And although the mystery aspect was interesting and kept me reading and guessing, I still found this novel to be slow-paced. I just hoped With Malice would be suspenseful and full of twists and turns, but unfortunately, it was somehow predictable.

Maybe With Malice reminded me too much of another book I’ve read in the past, namely Dangerous Girls by Abigail Haas. I just think that while With Malice was certaintly an entertaining read, it wasn’t unique. And the ending was unsatisfactory as well, at least for me.

All in all, this novel was interesting and had a nice setting; however, it was too slow and predictable for my taste.


3 out of 5 stars

Note: I would like to thank Netgalley for giving me the opportunity to read and review this book!


How It Feels to Fly by Kathryn Holmes

23603597Disclaimer: I received this book for free from the publisher Harper Collins in exchange for an honest review. However, this fact does not affect my opinion of the book or the content of my review.

The movement is all that matters.

For as long as Samantha can remember, she’s wanted to be a professional ballerina. She’s lived for perfect pirouettes, sky-high extensions, and soaring leaps across the stage. Then her body betrayed her.

The change was gradual. Stealthy.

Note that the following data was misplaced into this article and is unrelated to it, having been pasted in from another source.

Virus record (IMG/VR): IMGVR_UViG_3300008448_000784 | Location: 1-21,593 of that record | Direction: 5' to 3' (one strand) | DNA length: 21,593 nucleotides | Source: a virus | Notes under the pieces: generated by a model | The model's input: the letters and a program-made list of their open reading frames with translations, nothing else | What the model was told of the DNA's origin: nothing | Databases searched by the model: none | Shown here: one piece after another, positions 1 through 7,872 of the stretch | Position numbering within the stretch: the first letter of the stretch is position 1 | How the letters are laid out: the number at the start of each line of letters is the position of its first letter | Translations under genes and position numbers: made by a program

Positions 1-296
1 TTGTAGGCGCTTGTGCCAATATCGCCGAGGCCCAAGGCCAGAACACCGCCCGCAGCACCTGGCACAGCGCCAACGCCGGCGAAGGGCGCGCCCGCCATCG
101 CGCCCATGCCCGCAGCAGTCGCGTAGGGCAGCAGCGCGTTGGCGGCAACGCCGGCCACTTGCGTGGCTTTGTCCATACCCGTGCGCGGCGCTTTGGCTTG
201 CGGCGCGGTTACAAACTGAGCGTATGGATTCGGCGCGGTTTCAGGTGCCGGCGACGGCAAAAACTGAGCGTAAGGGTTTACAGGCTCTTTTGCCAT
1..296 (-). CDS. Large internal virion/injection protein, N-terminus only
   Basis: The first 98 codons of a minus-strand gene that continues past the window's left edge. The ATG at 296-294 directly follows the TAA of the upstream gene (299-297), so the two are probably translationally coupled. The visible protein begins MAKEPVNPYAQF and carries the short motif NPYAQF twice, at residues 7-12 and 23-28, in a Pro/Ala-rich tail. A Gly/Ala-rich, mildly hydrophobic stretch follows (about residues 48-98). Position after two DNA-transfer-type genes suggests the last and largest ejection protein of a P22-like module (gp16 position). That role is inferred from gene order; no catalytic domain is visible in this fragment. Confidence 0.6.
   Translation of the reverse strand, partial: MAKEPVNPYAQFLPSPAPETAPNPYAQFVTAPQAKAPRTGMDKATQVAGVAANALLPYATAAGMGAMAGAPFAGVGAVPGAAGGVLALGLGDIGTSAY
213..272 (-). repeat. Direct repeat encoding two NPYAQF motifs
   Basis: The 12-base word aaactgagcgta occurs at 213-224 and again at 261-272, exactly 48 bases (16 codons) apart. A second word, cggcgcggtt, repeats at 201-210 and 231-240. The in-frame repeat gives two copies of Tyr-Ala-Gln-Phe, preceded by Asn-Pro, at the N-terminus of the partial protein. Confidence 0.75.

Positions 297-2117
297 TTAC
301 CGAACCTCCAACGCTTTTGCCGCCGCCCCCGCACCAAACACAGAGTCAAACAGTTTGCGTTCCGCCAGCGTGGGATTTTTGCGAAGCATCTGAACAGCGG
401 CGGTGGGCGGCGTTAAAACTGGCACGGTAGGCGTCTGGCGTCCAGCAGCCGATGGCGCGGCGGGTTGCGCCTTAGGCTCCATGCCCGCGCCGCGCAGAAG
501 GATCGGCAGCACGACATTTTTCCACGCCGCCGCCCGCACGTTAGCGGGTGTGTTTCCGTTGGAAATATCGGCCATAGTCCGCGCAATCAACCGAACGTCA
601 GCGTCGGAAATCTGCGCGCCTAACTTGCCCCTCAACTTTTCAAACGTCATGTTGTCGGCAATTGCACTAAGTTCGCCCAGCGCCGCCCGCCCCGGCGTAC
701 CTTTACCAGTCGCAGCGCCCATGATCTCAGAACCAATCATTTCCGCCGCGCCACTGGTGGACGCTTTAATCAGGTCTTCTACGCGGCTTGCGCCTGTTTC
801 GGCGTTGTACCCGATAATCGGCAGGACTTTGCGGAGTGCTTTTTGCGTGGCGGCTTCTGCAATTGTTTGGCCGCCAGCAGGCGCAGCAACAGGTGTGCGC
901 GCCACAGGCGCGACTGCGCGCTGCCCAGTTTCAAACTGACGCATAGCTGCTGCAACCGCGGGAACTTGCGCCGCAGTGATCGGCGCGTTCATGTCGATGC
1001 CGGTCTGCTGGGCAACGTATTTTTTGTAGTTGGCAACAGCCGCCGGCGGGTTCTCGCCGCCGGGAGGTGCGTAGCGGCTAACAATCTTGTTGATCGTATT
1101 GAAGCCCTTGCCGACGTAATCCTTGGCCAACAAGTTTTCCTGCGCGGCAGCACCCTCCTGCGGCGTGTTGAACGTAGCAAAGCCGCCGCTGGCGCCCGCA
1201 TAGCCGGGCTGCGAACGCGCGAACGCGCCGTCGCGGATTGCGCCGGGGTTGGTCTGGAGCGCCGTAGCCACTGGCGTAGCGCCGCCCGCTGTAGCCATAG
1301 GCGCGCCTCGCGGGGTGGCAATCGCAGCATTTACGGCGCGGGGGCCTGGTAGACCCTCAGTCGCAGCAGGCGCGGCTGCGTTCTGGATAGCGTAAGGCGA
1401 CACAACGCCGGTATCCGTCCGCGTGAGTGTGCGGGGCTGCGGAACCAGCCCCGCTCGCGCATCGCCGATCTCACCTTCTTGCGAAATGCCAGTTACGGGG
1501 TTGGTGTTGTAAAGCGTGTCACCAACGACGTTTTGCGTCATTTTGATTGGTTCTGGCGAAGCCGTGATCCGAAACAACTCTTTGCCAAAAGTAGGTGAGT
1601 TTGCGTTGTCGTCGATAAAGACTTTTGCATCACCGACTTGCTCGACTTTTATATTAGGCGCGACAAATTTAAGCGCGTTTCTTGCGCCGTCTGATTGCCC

Failed diets. Disapproving looks. Whispers behind her back. The result: crippling anxiety about her appearance, which threatens to crush her dancing dreams entirely. On her dance teacher’s recommendation, Sam is sent to a summer treatment camp for teen artists and athletes who are struggling with mental and emotional obstacles. If she can make progress, she’ll be allowed to attend a crucial ballet intensive. But when asked to open up about her deepest insecurities, secret behaviors, and paralyzing fears to complete strangers, Sam can’t cope.

What I really need is a whole new body.

Sam forms an unlikely bond with Andrew, a former college football player who’s one of her camp counselors. As they grow closer, Andrew helps Sam see herself as he does—beautiful. But just as she starts to believe that there’s more between them than friendship, disappointing news from home sends her into a tailspin. With her future uncertain and her body against her, will Sam give in to the anxiety that imprisons her?